When there were big orders in, they’d often be working up to 9pm at night, having been up since 6am. Often, they were whipped or stabbed in the back with crucifixes to force them to work harder.
“No playtime. No education,” she says. “No care about how you feel, or why you’re so sad.
“They just didn't care.
“I was a young child, I should have been in school, I should've been out playing with other children. I should've been communicating with other children, but I was just a worker.
“They just worked me from morning to night.
“Nobody showed me one bit of love. Nobody spoke to me.
“They were cruel, horrible and evil people to treat a child like that, especially one that had been abused in the home.”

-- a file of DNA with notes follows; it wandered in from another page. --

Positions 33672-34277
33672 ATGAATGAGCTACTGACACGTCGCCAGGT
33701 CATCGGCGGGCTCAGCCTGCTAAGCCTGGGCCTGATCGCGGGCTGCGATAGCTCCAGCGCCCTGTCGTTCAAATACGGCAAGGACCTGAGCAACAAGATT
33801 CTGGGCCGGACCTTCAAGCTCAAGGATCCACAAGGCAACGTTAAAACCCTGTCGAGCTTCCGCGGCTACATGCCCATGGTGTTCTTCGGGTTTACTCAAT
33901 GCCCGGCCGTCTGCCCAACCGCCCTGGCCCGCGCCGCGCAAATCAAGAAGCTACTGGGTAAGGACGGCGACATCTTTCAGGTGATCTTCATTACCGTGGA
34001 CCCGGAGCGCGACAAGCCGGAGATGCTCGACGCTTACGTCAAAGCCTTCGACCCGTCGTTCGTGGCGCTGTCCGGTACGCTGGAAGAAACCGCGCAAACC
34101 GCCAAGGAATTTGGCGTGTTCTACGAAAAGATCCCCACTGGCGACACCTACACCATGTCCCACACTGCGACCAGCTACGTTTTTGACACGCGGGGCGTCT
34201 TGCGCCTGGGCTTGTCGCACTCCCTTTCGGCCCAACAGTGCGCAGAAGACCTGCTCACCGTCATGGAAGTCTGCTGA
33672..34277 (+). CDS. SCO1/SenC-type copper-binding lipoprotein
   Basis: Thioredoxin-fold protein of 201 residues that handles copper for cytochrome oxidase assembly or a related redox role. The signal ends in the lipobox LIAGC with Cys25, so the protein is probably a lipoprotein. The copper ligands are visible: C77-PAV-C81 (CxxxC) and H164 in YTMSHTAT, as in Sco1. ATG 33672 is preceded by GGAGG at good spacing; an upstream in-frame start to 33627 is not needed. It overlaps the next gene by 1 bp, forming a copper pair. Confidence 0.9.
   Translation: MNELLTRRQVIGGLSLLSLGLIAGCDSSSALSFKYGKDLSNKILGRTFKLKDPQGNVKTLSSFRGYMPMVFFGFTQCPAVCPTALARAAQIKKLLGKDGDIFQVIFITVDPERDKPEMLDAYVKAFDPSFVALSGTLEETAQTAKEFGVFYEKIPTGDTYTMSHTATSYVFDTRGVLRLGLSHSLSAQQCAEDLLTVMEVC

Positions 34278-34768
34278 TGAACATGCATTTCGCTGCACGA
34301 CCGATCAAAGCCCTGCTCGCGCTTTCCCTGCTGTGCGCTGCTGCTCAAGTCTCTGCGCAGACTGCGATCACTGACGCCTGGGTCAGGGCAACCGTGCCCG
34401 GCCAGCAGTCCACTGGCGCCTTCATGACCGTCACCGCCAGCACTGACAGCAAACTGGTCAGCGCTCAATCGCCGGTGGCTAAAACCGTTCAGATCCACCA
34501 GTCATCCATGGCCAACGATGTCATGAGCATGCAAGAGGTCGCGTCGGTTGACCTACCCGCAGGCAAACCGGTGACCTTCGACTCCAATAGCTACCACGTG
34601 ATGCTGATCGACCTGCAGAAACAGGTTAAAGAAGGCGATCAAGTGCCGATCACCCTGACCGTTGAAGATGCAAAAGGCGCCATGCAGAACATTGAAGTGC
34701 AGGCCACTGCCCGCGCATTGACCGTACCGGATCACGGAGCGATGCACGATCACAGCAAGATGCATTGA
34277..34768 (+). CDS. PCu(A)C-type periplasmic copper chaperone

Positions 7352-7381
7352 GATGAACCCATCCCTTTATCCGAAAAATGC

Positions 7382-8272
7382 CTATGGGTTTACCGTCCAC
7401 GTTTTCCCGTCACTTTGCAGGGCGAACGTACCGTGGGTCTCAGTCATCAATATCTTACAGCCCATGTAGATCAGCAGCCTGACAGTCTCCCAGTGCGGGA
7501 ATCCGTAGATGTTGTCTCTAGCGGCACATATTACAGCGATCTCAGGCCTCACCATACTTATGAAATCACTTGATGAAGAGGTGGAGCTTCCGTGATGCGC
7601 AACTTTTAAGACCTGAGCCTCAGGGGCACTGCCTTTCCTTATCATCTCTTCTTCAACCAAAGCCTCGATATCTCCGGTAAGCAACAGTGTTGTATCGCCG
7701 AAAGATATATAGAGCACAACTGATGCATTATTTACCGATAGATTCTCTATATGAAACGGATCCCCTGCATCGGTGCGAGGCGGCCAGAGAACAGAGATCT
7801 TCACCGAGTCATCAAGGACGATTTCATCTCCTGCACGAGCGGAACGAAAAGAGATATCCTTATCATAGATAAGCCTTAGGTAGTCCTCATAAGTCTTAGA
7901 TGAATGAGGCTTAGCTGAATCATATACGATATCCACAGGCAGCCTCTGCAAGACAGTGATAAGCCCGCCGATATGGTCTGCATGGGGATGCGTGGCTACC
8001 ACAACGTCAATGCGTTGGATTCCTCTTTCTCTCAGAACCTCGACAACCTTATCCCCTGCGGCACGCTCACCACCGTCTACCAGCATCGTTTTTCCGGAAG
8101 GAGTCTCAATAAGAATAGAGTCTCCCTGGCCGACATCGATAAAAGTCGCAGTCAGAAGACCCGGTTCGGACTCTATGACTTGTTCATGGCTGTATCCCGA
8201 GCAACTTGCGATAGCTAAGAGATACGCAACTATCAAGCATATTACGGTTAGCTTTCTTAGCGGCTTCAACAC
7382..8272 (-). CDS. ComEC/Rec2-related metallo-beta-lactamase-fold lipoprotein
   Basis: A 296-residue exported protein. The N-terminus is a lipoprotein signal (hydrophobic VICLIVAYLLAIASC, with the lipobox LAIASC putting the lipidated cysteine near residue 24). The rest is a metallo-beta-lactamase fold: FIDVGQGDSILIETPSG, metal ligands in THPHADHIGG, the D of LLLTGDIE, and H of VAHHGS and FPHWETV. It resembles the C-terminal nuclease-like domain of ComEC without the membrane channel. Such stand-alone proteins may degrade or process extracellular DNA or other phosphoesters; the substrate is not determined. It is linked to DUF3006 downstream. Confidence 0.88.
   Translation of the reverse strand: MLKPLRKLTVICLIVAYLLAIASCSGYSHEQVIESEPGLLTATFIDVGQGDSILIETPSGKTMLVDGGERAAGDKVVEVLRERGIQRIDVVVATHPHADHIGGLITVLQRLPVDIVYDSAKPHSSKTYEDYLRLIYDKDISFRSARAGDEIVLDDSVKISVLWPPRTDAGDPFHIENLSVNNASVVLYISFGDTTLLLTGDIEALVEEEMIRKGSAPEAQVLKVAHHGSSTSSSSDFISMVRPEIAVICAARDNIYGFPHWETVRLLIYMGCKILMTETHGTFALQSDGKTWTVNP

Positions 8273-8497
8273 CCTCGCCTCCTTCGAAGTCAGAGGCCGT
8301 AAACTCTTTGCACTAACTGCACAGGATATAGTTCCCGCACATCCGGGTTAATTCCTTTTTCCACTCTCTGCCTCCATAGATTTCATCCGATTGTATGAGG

'I couldn't talk'
Over the following four years, Maureen was transferred to another laundry in Athy, Co Kildare, and was made to remain silent, apart from the odd supervised visit from her mother – who had no idea what was going on.
“I couldn’t talk, or tell my mother the truth about what was happening,” she explains.
Later, Maureen was moved to a home for the blind on Merrion Road in Dublin, where her work was much nicer – although still unpaid.
She says: “I was looking after the blind people and changing their beds, cleaning their dormitory, and things like that.
“They were lovely people, kind people and the nuns just didn't see us.
“And we could talk to the other girls, and I had a room on my own, like a little dormitory room on my own.”
It was eventually an unsupervised visit from her mum that allowed Maureen to leave the laundries, when she realised that her daughter hadn’t been getting paid for any of her work, and couldn’t even afford to buy shoes that fit.
After persuasion from her mum, Maureen told one of the nuns: “My mum said I should be earning money. I should be getting paid. My shoes are killing me.”